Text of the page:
LAFAYETTE — Superintendent Pat Cooper said Wednesday that he has no plans to remove a special assistant or to amend the job description because the Lafayette Parish School Board in the past has hired other employees who did not meet all or parts of a job description.

“He is qualified. He may not have the degree, but he is qualified,” Cooper said of the employee after the School Board meeting.

Earlier Wednesday, the School Board voted 5-4 to reconsider its March approval of its hiring of Thad Welch, who lacks the required high school diploma to qualify for the new position of a special assistant to the superintendent for facilities, maintenance, grounds and transportation.

Last year, Cooper created the position for the person to serve as an adviser to his office and oversee changes to custodial and facility grounds operations. The original job description required a high school diploma. Salary for the position is $75,903.

Welch was not named during the meeting by board members or Cooper.

Welch worked with Cooper when he was superintendent in McComb, Miss. He has 17 years of experience as director of transportation, maintenance, custodial and grounds of McComb schools, according to his résumé. Welch does not have a high school diploma.

The discrepancy first was discussed during the board’s Jan. 9 meeting.

In response, Cooper proposed an amended job description to the School Board that states a high school diploma or GED is preferred; however, the superintendent pulled the amended job description from the board’s Wednesday agenda.

Due to changes in state law, personnel decisions are no longer in the hands of School Board members, so the vote Wednesday does not enable the board to vote on future decisions related to the position, said board member Greg Awbrey, who requested that the board reconsider its March action.

“Today, we can’t take any action on it. It’s personnel action and we’re no longer allowed to hire and fire; the superintendent is,” Awbrey said during the meeting.

Awbrey said he requested the reconsideration because the board did not follow its policy in its approval of someone who did not fulfill the position’s requirements. He said two board members knew about Welch’s lack of a high school diploma and did not inform the entire board before its vote last year.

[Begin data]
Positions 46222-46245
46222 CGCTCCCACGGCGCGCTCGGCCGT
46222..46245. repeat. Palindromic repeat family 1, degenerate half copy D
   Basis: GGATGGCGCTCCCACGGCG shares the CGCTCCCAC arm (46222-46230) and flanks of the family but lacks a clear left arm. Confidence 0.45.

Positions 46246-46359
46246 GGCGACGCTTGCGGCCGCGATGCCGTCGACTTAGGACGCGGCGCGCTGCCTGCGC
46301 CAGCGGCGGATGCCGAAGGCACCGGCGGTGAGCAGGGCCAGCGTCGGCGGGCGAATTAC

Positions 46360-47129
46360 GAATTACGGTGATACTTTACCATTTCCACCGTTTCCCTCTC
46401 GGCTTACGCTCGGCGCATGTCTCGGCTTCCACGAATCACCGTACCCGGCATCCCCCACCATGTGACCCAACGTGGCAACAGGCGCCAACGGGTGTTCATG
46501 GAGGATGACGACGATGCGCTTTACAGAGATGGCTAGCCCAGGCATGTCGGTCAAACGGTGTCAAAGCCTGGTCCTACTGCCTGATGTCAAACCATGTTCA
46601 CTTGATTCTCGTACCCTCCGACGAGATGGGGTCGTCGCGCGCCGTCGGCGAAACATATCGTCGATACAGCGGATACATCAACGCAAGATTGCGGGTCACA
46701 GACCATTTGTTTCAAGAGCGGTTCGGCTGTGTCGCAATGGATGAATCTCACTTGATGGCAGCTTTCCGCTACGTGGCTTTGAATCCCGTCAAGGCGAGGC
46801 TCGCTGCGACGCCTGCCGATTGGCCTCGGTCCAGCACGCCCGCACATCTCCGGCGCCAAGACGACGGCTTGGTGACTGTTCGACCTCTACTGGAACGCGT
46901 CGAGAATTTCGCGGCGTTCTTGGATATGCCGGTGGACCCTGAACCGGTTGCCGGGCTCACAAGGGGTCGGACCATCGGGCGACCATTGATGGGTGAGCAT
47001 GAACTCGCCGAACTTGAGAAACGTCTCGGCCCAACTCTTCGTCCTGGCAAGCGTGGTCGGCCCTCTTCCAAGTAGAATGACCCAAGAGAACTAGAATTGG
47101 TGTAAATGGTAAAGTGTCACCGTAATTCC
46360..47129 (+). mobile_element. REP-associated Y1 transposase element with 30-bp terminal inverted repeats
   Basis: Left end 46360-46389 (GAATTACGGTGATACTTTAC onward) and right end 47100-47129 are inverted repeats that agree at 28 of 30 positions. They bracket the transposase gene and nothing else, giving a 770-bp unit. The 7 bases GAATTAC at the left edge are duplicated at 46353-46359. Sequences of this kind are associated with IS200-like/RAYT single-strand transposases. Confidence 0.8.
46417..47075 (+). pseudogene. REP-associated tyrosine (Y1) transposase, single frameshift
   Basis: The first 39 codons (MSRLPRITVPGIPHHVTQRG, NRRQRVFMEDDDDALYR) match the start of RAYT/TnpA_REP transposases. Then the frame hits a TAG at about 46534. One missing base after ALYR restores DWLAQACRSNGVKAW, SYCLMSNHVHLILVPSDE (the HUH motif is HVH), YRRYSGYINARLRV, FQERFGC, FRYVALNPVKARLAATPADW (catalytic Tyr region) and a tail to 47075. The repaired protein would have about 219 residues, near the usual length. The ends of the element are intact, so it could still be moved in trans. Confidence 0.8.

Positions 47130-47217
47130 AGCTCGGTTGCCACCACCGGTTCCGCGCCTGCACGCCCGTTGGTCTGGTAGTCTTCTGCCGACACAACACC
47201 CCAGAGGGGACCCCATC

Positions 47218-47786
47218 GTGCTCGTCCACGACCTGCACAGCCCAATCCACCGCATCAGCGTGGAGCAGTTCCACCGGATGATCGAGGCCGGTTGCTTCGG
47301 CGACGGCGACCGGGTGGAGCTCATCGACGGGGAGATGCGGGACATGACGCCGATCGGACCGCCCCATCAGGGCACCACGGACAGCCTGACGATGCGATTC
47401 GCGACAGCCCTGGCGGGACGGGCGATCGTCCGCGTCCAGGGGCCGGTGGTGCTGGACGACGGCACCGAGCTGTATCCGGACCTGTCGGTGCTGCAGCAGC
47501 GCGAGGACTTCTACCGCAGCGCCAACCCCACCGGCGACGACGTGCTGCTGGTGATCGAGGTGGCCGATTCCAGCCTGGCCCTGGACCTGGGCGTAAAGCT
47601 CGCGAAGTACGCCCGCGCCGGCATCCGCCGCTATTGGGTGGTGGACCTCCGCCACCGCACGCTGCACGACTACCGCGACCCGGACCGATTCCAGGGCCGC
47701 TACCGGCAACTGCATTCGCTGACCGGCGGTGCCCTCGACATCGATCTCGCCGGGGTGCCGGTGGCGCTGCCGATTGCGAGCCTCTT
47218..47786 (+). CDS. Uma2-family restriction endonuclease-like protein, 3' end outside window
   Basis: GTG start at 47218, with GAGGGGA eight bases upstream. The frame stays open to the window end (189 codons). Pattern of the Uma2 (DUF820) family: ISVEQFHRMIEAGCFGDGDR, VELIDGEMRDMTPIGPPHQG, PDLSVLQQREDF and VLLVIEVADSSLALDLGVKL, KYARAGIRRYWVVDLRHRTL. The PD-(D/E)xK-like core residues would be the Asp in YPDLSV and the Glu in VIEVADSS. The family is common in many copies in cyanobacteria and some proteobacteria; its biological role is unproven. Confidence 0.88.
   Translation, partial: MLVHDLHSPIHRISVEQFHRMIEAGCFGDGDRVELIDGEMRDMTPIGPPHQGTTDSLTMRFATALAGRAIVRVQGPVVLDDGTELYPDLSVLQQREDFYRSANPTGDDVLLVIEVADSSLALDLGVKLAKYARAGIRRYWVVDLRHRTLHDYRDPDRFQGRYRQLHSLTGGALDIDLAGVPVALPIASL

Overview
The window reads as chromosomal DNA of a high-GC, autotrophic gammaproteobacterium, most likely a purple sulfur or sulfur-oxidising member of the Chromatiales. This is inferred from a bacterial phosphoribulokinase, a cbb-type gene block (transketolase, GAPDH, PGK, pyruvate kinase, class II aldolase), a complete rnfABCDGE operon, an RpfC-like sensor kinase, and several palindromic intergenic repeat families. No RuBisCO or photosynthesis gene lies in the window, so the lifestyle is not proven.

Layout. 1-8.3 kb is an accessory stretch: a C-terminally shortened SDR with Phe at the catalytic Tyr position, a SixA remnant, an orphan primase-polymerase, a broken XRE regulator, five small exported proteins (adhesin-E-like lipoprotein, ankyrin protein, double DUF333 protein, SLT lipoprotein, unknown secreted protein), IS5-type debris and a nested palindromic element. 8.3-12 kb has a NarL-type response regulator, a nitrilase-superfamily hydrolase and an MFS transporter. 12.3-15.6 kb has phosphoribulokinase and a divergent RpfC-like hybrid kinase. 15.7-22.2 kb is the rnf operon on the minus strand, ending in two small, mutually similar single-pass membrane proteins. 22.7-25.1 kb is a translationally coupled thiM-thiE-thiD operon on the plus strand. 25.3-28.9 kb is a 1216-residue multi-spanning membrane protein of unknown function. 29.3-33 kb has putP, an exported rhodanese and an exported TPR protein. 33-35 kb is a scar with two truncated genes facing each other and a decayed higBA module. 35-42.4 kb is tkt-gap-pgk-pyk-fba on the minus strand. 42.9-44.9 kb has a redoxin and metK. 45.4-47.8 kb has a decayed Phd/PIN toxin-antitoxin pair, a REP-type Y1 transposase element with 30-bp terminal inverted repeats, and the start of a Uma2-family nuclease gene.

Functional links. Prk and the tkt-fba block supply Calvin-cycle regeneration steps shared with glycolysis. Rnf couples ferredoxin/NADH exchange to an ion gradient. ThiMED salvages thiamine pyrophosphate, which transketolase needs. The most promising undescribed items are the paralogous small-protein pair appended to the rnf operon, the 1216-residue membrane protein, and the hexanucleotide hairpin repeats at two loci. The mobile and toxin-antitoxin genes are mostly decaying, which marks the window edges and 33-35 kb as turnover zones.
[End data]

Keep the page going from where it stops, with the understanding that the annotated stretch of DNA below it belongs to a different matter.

On Wednesday, Awbrey and board members Mark Allen Babineaux, Tommy Angelle, Rae Trahan and Tehmi Chassion supported the reconsideration of the March action. Board members Hunter Beasley, Kermit Bouillion, Mark Cockerham and Shelton Cobb voted against the reconsideration.

During the meeting, Cooper said he was not involved in the interview or hiring process for the job and that the district’s former “senior official” in the Human Resources department advised him it was “common practice” to hire someone who may not hold the required educational requirements.

Cooper said he also was informed of at least two other cases in which a Central Office employee who did not meet the educational requirements for a job was hired with the understanding that person would continue his or her education.

He said the employee has done a superb job in overseeing major changes in the district’s operations.

“As CEO, I should be able to request and grant a change,” Cooper said. Otherwise, the board should be held responsible for the day-to-day cleaning of schools, he said.

Welch was one of seven men interviewed for the position, according to Human Resources department records. A total of 19 people applied for the position and 12 were disqualified for lack of experience, according to district records.

The reconsideration of the March decision was on Wednesday’s introduction agenda; however, the board voted 6-3 to move the item to its action agenda.

Bouillion, Cockerham and Cobb voted against moving the introduction item to the action agenda. Awbrey, Babineaux, Beasley, Angelle, Trahan and Chassion voted in support of moving the item to the action agenda.

Following the meeting, Awbrey said he intended to ask the board to rescind its March action, rather than reconsider the action.

He said he will consult with the board staff to determine if he needs to bring the issue back to the board for a vote.